‘Superman’ defeats ‘The Scorpion’; Beterbiev stops Campillo

Photo by Jacques Boissinot/Associated Press

Photo by Jacques Boissinot/Associated Press


Adonis “Superman” Stevenson successfully defended his lineal light heavyweight titles (WBC and THE RING) for the fifth time against Sakio Bika after earning a unanimous decision victory (115-111, 116-110, 115-110) on what was “Premier Boxing Champions'” debut on CBS Saturday afternoon. The bout was the main event of a GYM Promotions card held at the Pepsi Coliseum in Quebec City, Quebec, Canada.


Fighting in front of a sold-out crowd in his home country, Stevenson was draped in his red cape and Superman-themed music as he made his way to the ring. Once in there, he was the aggressor and started to paw a right jab in order to bait Bika into his powerful left hand coming from his southpaw stance. It kept Bika wary to start and also kept him fighting off his back foot for much of the fight.


After the first couple rounds, Bika started to get more comfortable and showed he was the more experienced fighter by using clinching tactics in order to disrupt any rhythm Stevenson had to start. Well-known for his unorthodox style of fighting, Bika would land some shots inside but they weren’t Kryptonite for Stevenson. In the fifth round, Stevenson caught Bika with a big left hand. Hobbled for a moment, Bika went to that clinch but slipped and pulled his opponent down to the canvas with him. Although it looked like it was due to the punch, referee Michael Griffin did not rule it a knockdown.


Griffin did however rule a knockdown of Bika after he walked into another left hand in the following round and although it did look like a clean one in real time, the replay showed Bika slipped on the canvas. Nonetheless, the referee’s ruling is what the judges must score by. Bika survived the round and just as you thought Stevenson would take advantage of all the momentum he gained, he looked to have tired out just a bit in the seventh and eighth rounds. That was when Bika started to time his right hand nicely, countering his opponent, who looked to have been in a conditioning lull.


Stevenson did get a second wind in the ninth and continued to dictate the pace of the fight like he did in its first half. This time, he focused more on the body, peppering Bika from all angles to both sides. Withstanding the hard body punches, Bika left a window straight down the middle and Stevenson took advantage of it. A straight left hand filled that void and landed perfectly on Bika’s chin. It dropped him immediately and was the best punch out of many that Stevenson landed in the entire fight.


Bika showed why he has always been a tough opponent throughout his entire career and didn’t give up despite being behind on seemingly everyone’s scorecards in the championship rounds. He even had late success by landing his biggest right hands of night in the final round. Stevenson, however, took them well and showed no signs of being hurt. In fact, he even showboated his way to victory by shuffling his feet and gesturing his left hand to the crowd.


Stevenson, 26-1 (21), fought well and figured out the puzzle of an opponent who has fought elite fighters in the past and has yet to be stopped. The post-fight interview wasn’t anything to refer to as CBS reporter Brent Stover failed to even mention or ask what’s ahead for Stevenson (we all already know the mandatory challenger the WBC has already ruled for Stevenson to unify his title against is three-belt titlist Sergey Kovalev). Bika, 32-7-3 (21), survived but wasn’t slick enough to avoid Stevenson’s powerful left hand. His first fight at 175 pounds ends in defeat and he hasn’t won in his past three outings.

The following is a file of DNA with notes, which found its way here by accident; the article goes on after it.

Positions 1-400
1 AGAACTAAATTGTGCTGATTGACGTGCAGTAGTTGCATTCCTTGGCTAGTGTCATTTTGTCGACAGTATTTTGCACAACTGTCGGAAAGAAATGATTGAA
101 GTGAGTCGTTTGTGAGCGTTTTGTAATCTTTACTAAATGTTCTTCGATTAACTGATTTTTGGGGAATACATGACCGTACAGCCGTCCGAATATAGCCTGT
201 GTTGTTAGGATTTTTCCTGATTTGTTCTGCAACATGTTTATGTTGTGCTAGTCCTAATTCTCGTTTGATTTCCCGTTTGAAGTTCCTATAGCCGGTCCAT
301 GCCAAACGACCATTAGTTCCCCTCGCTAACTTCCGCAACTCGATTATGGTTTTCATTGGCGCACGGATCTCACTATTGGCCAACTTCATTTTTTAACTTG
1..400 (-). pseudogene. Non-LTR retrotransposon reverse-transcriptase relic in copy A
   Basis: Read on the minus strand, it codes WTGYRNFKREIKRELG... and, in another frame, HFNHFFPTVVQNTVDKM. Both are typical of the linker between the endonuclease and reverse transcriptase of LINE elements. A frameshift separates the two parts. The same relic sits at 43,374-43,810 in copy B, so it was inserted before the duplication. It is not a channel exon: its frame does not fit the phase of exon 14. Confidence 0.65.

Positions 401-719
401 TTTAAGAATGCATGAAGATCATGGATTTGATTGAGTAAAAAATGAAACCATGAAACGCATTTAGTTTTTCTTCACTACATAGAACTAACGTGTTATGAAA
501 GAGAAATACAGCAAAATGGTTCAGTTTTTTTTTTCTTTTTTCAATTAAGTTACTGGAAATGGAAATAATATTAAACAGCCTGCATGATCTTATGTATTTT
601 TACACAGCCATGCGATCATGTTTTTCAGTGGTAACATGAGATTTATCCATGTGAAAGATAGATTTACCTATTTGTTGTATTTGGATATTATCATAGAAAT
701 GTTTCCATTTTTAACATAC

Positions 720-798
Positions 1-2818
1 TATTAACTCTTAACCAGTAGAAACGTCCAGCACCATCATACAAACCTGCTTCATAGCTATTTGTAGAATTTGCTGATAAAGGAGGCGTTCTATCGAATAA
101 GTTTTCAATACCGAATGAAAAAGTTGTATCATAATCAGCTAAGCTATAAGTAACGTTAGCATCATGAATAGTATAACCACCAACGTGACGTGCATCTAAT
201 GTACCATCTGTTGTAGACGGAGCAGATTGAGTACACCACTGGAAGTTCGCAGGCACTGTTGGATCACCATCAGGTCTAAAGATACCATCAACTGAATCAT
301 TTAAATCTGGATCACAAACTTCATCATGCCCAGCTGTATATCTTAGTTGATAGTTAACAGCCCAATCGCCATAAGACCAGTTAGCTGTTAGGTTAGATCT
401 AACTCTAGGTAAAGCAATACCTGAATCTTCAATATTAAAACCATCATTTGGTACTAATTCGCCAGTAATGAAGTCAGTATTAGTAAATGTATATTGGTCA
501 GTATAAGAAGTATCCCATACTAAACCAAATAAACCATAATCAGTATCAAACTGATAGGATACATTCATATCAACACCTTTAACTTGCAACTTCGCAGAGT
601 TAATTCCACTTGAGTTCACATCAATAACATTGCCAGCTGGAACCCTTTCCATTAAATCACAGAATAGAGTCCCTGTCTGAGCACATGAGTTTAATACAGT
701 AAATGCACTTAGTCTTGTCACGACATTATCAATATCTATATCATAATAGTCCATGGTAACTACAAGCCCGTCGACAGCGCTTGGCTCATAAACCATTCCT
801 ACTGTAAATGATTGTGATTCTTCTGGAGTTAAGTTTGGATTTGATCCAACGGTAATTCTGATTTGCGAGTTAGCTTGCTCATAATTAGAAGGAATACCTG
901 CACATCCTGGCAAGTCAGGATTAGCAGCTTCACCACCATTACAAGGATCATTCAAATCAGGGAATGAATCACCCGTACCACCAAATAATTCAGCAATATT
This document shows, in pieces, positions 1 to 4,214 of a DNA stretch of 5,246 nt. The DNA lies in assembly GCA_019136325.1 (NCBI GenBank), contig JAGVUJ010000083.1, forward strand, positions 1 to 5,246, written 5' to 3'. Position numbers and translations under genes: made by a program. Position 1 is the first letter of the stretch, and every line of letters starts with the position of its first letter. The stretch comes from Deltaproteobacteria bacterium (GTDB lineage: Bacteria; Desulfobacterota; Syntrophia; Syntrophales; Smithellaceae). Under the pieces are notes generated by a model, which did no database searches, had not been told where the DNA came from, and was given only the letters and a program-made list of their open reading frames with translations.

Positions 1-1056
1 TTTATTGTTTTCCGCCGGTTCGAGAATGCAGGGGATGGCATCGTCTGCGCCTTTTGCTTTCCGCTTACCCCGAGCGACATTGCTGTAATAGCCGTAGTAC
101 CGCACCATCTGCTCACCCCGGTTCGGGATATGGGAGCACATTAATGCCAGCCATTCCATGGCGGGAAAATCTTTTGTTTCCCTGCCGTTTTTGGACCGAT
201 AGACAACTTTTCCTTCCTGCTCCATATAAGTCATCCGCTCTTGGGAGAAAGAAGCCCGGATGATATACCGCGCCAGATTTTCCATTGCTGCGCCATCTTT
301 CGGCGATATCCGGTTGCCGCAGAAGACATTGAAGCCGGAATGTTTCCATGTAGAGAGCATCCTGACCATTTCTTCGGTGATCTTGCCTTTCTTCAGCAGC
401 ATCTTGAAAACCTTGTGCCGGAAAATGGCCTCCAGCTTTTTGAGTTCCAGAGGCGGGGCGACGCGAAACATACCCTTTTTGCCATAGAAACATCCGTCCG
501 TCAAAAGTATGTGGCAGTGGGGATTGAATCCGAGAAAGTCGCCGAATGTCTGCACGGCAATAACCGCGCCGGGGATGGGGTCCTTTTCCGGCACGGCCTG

In the co-feature of the CBS telecast, Russian light heavyweight prospect Artur Beterbiev knocked Gabriel Campillo out in the fourth round to stay undefeated and provide more evidence for his highly-regarded power punching.


It took under a minute for Campillo to feel the wrath of Beterbiev’s power. A right hand dropped Campillo in the first minute of the bout and it foreshadowed what was yet to come. He never seemed to get his legs back but survived the opening round. For the next two rounds, Beterbiev was able to dictate the pace with his jab although he was the shorter fighter with a three-inch disadvantage in reach.


Every shot Beterbiev threw after that jab came with bad intentions. Thirty seconds into the fourth round, a right hand snapped Campillo’s head backward; his arms went to his sides and he was seemingly out on his feet against the ropes. As he was slowly folding down to the canvas, a short left hook finished the job and referee Marlon B. Wright immediately waved off the contest. Beterbiev looked to have taken a bit off that final punch knowing he had his fighter hurt and after it landed, he gracefully went to his neutral corner, not even looking back at his opponent.


Beterbiev, 8-0 (8), was impressive against his best opponent to date. He is quickly rising up everyone’s ranks regardless of having only eight professional fights but his opponent on Saturday was the first southpaw he faced in his career so far. Campillo, 25-7-1 (12), seems to be at the end of his rope after putting together a nice career, which includes being a former world titleholder in the light heavyweight division as late as five years ago.



You can reach Michael Baca II at michael.baca@ucnlive.com, follow him at twitter.com/wotbboxing and visit him at his blog, writeonthebutton.squarespace.com.




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